PC Review: Triple Town

3/5 Overall Score

Nice theme for a usually-generic genre | Challenging depth | The home base meta-game

Challenging depth for casual players | Can be played for free on Facebook

Match-three games like Bejewled are great time killers. They can be played with little thought or, if you are gunning for a high score, a lot of thought and planning. Rarely though does a match-three game come out with a new, quirky concept. However, Triple Town, does just that.

Triple Town is a match-three game where you match three things together in order to create a higher-value object. The theme here is building a town, with grass patches being your starting point. Three grass patches combine into a bush, three bushes combine into a tree, and three trees combine into a house. It goes much deeper than that and playing it effectively takes more strategic planning than your usual match-three game.

Each game has you building up matches into bigger, better things. After the brief tutorial, you are whisked away to a small island which acts as your home base. As you play, you earn pieces you can place here, which is another match-three game in itself. For a while, this was the exciting part. But as you build up the three types of pieces into bigger pieces (giving you bigger rewards), it takes more time to get a return on these pieces. You also really have to plan out your layout as you initially only have so much room to work with. While you can buy more pieces of land from gold you accumulate, it costs a pretty penny, and if you screw up placing pieces like I did quite a few times, you end up spending that hard-earned coinage on a crane piece which allows you to move your mistakes.

From your home base, you can sail off to a few different islands which affects game play. The standard island fills most of the screen which gives you more room to work. However, you’ll be fending off bears and (worse yet) ninja bears. Bears randomly roam around the screen unless trapped. Once they have nowhere to go – poof, they turn into a headstone (three of which combine into a church). Ninja bears are more annoying, and teleport around the map.

Other maps include an island with no bears at all, or a map with bears but no ninja bears. It would have been nice to see these selections more randomized with various effects; like double points, but double the bears. Granted there is a “more bears” map, but giving some incentive to play on them would have been a bonus.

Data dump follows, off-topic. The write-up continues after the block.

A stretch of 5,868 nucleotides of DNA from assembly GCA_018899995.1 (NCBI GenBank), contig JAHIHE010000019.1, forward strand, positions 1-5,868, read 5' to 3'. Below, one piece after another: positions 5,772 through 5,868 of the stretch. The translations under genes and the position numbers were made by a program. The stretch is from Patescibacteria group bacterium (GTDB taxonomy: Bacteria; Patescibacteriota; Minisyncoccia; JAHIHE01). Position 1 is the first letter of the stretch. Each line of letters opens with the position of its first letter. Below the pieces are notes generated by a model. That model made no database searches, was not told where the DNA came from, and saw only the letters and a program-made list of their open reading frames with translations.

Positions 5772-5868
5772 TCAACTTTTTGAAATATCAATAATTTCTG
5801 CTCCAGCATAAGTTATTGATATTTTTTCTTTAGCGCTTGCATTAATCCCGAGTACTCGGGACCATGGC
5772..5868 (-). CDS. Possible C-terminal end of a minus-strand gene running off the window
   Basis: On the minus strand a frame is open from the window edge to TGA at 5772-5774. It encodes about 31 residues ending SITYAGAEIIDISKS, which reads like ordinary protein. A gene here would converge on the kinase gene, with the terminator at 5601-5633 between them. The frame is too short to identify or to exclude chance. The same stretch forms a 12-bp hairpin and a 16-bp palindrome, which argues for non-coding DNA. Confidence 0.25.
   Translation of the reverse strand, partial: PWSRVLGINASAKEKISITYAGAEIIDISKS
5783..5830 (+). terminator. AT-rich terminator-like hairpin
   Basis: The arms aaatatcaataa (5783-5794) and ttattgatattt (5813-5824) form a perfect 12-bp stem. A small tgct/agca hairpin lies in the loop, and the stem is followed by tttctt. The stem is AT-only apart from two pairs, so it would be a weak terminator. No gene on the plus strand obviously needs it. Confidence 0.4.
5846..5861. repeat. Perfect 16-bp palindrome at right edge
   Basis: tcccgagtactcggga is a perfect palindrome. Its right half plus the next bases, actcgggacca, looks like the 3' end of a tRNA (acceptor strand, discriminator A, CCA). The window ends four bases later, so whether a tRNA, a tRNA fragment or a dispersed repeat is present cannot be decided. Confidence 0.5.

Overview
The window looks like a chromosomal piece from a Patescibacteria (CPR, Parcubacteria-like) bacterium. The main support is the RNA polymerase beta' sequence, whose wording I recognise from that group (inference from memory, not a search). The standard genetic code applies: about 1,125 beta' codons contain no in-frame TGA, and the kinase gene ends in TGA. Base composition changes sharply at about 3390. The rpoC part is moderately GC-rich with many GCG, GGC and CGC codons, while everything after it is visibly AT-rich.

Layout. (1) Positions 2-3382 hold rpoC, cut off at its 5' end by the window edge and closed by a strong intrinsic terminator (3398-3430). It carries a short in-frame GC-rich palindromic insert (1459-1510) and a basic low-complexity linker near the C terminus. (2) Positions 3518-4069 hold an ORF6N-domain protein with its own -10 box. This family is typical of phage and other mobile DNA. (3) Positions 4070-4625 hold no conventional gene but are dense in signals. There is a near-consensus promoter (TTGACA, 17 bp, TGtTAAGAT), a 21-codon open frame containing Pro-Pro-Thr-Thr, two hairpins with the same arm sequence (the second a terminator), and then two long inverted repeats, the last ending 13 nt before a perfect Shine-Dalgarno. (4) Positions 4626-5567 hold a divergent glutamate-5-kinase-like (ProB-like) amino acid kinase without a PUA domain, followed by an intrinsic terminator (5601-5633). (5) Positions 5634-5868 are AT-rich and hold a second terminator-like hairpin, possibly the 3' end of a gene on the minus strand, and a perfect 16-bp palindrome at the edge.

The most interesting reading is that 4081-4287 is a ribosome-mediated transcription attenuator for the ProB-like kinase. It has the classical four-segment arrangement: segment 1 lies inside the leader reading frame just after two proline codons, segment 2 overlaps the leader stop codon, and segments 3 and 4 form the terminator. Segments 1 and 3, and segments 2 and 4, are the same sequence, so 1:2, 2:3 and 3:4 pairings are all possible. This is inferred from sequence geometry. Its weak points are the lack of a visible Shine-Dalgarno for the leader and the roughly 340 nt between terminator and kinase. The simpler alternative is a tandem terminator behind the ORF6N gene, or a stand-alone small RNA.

There’s also a store where you can buy items for both your base and town, which restocks after so many turns. This goes back to spending hard-earned money though, as expanding my base took precedence over buying that item I needed desperately to make a match.

Triple Town is also available for free on Facebook, which hurts the value of purchasing it on Steam at $9.99 USD. There is a perk to having it on Steam as opposed to Facebook, because there is no “please wait five minutes and thirteen seconds to play another game”.

Triple Town does bring some amusing mechanics to the genre, something I haven’t seen since playing Dungeon Raid on my iPod Touch. Developing the game board into a small town is both fun and challenging. It’s not quite as casual-friendly as Bejewled, but if you want both a theme and some depth to a match three game, Triple Down does deliver on that front.


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Author: Don Parsons View all posts by
Starting out as a founding member of Gamingcore Podcast, Don ventured on to start Gameciety; which began as a podcast, and ended as a blog. Don now handles Vagary.tv's PR work, is part of the reviews staff and has various other little projects he does for the site.